According to Matthew, Jesus told this parable of God’s Rule. I should say that “Humane Ruler” is my translation of the literal “Son of Man” and that I have good reasons for it. It is perhaps the most political of all Jesus’ utterances.
25/31 “But when the Humane Ruler comes in his glory, and all the holy angels with him, then he will sit on the throne of his glory. 32 Before him all the nations will be gathered, and he will separate them one from another, as a shepherd separates the sheep from the goats. 33 He will set the sheep on his right hand, but the goats on the left. 34 Then the King will tell those on his right hand, ‘Come, blessed of my Father, inherit the Kingdom prepared for you from the foundation of the world; 35 for I was hungry, and you gave me food. I was thirsty, and you gave me drink. I was a stranger, and you took me in. 36 I was naked, and you clothed me. I was sick, and you visited me. I was in prison, and you came to me.’
37 “Then the just ones will answer him, saying, ‘Lord, when did we see you hungry, and feed you; or thirsty, and give you a drink? 38 When did we see you as a stranger, and take you in; or naked, and clothe you? 39 When did we see you sick, or in prison, and come to you?’
40 “The King will answer them, ‘Amen I tell you, because you did it to one of the least of these my brothers and sisters , you did it to me.’ 41 Then he will say also to those on the left hand, ‘Depart from me, you cursed, into the eternal fire which is prepared for the devil and his angels; 42 for I was hungry, and you did not give me food; I was thirsty, and you gave me no drink; 43 I was a stranger, and you did not take me in; naked, and you did not clothe me; sick, and in prison, and you did not visit me.’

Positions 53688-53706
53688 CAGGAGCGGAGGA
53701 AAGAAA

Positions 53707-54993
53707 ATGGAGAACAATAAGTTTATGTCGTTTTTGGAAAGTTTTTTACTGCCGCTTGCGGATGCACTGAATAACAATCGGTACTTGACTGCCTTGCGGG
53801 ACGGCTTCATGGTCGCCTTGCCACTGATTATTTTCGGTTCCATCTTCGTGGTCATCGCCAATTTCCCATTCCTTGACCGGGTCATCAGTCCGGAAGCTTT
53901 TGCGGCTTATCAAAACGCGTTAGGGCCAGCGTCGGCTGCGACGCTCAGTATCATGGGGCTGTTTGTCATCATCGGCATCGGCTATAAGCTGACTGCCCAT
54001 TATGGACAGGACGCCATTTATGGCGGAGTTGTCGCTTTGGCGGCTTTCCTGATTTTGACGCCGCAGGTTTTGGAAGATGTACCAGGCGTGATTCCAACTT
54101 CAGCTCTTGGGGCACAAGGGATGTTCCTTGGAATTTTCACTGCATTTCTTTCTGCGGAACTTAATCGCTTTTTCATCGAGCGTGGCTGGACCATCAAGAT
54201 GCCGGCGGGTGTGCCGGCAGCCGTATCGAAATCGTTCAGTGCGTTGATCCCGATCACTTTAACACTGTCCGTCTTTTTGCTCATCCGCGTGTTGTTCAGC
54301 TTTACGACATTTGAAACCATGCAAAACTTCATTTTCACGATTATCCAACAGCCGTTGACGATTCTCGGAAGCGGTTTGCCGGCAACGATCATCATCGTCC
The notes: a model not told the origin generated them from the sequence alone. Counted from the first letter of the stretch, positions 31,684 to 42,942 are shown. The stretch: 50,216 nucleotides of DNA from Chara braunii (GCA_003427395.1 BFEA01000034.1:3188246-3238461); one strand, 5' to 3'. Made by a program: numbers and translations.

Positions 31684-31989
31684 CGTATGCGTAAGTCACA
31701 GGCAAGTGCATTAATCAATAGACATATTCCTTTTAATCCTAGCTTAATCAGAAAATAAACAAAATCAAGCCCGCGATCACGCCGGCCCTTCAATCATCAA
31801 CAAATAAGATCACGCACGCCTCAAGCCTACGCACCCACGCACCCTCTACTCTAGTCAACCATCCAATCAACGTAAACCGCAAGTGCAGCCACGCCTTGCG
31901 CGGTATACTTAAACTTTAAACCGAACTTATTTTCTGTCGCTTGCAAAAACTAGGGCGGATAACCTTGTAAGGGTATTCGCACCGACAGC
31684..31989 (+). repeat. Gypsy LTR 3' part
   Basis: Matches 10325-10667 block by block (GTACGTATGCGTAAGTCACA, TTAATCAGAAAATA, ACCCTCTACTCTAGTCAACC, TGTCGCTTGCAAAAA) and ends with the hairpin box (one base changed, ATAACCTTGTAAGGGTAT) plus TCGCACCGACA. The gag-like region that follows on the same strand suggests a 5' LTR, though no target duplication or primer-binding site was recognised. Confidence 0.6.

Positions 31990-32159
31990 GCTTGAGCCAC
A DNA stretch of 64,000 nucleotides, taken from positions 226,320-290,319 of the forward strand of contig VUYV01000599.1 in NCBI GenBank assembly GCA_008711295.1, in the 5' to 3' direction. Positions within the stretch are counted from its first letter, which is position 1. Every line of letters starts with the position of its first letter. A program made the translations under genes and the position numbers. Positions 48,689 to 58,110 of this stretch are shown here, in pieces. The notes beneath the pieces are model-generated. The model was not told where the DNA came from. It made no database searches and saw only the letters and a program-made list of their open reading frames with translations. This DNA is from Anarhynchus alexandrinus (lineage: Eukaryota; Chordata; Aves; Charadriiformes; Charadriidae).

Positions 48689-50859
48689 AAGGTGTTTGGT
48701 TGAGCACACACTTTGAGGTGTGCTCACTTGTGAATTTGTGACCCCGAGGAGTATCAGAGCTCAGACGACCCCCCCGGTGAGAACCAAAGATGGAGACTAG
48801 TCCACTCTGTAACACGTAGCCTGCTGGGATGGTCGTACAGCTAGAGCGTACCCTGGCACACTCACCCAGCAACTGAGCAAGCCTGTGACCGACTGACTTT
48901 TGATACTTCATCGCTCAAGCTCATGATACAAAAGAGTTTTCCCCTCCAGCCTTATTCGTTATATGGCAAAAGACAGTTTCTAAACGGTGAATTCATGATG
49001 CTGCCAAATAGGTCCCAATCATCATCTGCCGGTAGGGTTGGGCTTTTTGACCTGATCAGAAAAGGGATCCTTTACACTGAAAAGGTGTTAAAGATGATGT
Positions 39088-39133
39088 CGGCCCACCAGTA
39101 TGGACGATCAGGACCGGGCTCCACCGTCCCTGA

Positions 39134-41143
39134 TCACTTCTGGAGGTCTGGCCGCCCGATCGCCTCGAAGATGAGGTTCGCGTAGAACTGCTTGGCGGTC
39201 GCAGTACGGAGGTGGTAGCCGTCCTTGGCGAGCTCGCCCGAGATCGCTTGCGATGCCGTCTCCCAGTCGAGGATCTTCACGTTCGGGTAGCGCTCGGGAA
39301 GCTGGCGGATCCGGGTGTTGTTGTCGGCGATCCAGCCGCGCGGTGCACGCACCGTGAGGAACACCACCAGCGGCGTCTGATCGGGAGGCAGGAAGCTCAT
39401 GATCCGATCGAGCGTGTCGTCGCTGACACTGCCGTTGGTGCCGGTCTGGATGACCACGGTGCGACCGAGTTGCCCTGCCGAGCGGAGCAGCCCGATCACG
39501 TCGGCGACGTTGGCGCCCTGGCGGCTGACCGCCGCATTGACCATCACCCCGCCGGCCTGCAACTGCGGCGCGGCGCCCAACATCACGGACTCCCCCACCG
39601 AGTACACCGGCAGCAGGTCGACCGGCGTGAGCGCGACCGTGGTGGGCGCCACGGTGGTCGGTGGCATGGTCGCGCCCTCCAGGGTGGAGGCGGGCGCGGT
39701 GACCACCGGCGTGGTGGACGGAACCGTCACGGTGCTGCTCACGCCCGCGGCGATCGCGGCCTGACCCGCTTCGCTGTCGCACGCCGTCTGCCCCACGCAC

44 “Then they will also answer, saying, ‘Lord, when did we see you hungry, or thirsty, or a stranger, or naked, or sick, or in prison, and didn’t help you?’
45 “Then he will answer them, saying, ‘Amen I tell you, because you did not do it to one of the least of these, you did not do it to me.’ 46 These will go away into eternal punishment, but the just into eternal life.”
We should note that it is “nations” that are gathered before the ruler and that the separation is national rather than individual; nations are judged, rather than persons. The ruler asserts his scandalous identity with the least important of his brothers and sisters, a folk story motif by which Gods or kings in disguise visit their realm incognito as poor people to see how they are treated. The actions by which the nations are judged may be encouraged or discouraged by the nation, but the actions themselves are personal acts of practical care. Jesus considers the nation blessed or cursed by the degree to which such care is provided. Care may be fostered and planned by the state but it must be delivered by people to people.
The categories of care are basic: hunger, thirst, nakedness, illness, imprisonment, together with the condition of being a stranger. Most of them are easily understood, but it’s worth pointing out the in Jesus’ time, people were rarely put in prison for a ordinary crime but were perhaps awaiting trial or had committed a political offence. A stranger might be a trader, soldier, slave, agent of Rome, itinerant philosopher or preacher.
Societies stand or fall by how their citizens provide this care Those who provide it do not do it for the Ruler but simply for people with no status in society. We note that the society could be good at everything else without altering its condemnation. The cause of the Ruler and the cause of the unimportant are identical; and the latter are not “deserving” just unimportant.
Once when I had preached on this text in church, an elder said to me as he left, “Thanks minister, I hope it’s not true.” He was more honest than most of us. If the judgement happened now there would be quite a number of people frying tonight.